N.J.E. Brings 4 Premieres to the Sharp Theater


The New Juilliard Ensemble opened its 19th season on July 10 with the first of its two concerts in MoMA’s Summergarden series, the theme of which was Music New to New York. The program comprised works by Keeril Makan (M.I.T. faculty), Marta Ptaszynska (a Polish-born composer and percussion virtuoso who teaches at the University of Chicago), London’s Richard Causton, and Evening Division faculty member Conrad Cummings. Since the concert is held outdoors, in the museum’s sculpture garden, the challenge is to design varied programs in which nothing is predominantly quiet. While many people assume that traffic is the worst saboteur of Summergarden, Sunday nights in July are generally remarkably quiet. (Of course, even a single motorcycle or noisy truck can wreck the mood.) Greater mood dis-enhancers are the gigantic air-conditioning systems of neighboring buildings and the thousands of sparrows who live in the garden and chirp away merrily as the light begins to dim, as it did during the first half of the program. Then there is the question of audiences: how many people will turn out for new music on a summer Sunday night? The answer is—a lot! As usual, we were quite full, with about 750 people—a heartwarming sight for any composer. Cummings expressed a little surprise that I was interested in his “I Wish They All Could Be ...”, a wonderfully quirky retro reflection on the Beach Boys. It was obvious to me, however, that it was the perfect ending to a concert on a beautiful summer night.


N.J.E.’s second MoMA concert, on July 24, comprised string quartets by Carson Cooman (of Cambridge, Mass.), Judith Lang Zaimont (who has taught at many important American universities and conservatories), Jiri Kaberabek (who is from the Czech Republic), and Louis Andriessen (who’s from the Netherlands and is one of Europe’s most celebrated composers). While many younger composers have excellent pieces that have not been played in New York, it is much more difficult to find music by more senior figures, such as Zaimont and Andriessen. I was therefore delighted they sent quartets that could be included under our theme. We also were lucky with the weather. Until mid-afternoon, we debated whether to move the concert indoors because rain was forecast, but the musicians were eager to play outdoors, and in the end, the sky cleared, we drew about 700, and we had a breeze that felt wonderful to everyone except the musicians, who had to battle with pages that turned when they should not have done.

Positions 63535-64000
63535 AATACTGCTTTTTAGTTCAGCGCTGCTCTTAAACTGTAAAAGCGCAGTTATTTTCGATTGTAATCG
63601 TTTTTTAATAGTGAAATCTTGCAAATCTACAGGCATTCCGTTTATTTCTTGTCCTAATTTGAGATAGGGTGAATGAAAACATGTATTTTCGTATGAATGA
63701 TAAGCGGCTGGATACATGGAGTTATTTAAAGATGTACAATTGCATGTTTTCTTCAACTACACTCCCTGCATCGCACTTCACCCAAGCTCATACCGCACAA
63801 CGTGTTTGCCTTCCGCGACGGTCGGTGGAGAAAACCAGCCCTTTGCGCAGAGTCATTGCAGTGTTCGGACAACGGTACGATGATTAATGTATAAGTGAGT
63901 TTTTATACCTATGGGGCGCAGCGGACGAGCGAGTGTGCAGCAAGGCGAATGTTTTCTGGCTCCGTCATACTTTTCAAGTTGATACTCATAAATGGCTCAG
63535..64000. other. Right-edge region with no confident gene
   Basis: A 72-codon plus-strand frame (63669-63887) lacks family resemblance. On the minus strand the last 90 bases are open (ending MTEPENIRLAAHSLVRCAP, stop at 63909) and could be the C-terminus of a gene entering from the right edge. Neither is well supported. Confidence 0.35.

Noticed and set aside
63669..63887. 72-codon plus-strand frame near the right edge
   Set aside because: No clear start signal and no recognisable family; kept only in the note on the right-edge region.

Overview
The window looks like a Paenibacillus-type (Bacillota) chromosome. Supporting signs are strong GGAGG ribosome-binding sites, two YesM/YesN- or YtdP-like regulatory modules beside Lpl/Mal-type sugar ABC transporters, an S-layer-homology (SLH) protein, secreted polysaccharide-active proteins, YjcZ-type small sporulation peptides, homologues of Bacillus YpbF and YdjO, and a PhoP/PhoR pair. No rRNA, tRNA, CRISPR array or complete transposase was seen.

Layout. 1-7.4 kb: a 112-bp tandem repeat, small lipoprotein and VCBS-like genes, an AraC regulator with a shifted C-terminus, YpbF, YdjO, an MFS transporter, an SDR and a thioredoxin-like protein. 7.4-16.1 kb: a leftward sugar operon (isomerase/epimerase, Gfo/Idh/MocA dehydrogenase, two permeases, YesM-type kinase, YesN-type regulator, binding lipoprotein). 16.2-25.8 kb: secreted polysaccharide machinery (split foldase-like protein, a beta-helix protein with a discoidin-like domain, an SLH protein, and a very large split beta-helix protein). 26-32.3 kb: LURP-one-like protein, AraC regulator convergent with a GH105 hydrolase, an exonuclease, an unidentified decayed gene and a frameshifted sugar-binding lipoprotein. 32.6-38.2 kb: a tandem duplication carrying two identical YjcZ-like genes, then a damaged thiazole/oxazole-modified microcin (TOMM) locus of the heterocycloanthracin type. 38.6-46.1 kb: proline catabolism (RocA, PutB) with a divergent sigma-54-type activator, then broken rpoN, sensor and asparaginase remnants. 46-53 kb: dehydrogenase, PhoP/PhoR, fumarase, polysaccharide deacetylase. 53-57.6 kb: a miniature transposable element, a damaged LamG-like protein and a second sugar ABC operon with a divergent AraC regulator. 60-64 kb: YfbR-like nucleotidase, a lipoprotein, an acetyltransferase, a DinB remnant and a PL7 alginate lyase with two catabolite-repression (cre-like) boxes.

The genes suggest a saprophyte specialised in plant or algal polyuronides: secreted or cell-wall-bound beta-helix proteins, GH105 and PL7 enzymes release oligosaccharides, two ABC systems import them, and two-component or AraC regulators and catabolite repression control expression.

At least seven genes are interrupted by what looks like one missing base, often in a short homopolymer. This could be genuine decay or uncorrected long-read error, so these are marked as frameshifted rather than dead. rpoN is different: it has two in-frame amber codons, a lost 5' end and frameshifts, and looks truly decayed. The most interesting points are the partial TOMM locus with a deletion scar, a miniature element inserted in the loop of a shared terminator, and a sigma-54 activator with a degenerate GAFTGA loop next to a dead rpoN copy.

For N.J.E.’s first concert of the school year, which takes place in Peter Jay Sharp Theater on September 24, there are two world premieres—Jingjing Luo’s Tsao Shu (“Grass Script”), with a solo pianist who uses only extended techniques; and Carman Moore’s Concerto for Ornette. I was intrigued when Moore, a star of New York’s improvisational world and an N.J.E. fan, offered me the world premiere of this work for improvising alto saxophonist and large orchestra, with the world-famous Ornette Coleman—the inventor of avant-garde jazz—as soloist. Having thoroughly enjoyed working with Coleman about a decade ago, I jumped at the opportunity provided Moore felt he could make a version for chamber orchestra, which he promptly did. Unfortunately, we later learned that Coleman, a spry 81-year-old, is now playing infrequently, and Denardo Coleman, his son, drummer, and manager, felt we should not oblige him to perform. Instead, we will dedicate the premiere to Coleman, and Jazz Studies artistic director Carl Allen enthusiastically recommended master’s student Morgan Jones as the soloist. Morgan was extremely excited as Ornette Coleman is his hero!

The September 24 program also has Western Hemisphere premieres of pieces by two extraordinary Europeans, Danish composer Hans Abrahamsen (Wald, 2008-09) and Peter Maxwell Davies (De Assumptione Beatae Mariae Virginis, 2001). Longtime New York new-music lovers may remember performances of Abrahamsen’s music by Musical Elements, an ensemble led by Bob Beaser, who now heads Juilliard’s composition faculty. Regrettably, health and personal problems put Abrahamsen’s composing on pause for some time, but thanks in part to a wonderful remarriage and the birth of a lovely child, he is again working assiduously. Abrahamsen will come for the concert and present his music to Juilliard composition students the following Monday.

It was especially gratifying to receive a score of Davies’s piece and learn that it had never been done outside Europe. The timing was perfect: on November 20, Juilliard Opera will give the Western Hemisphere premiere of Davies’ full-length opera, Kommilitonen (which translates as “fellow students”), a co-commission of Juilliard and the Royal Academy of Music. We hope that the N.J.E. performance will pique New York’s curiosity about the opera.


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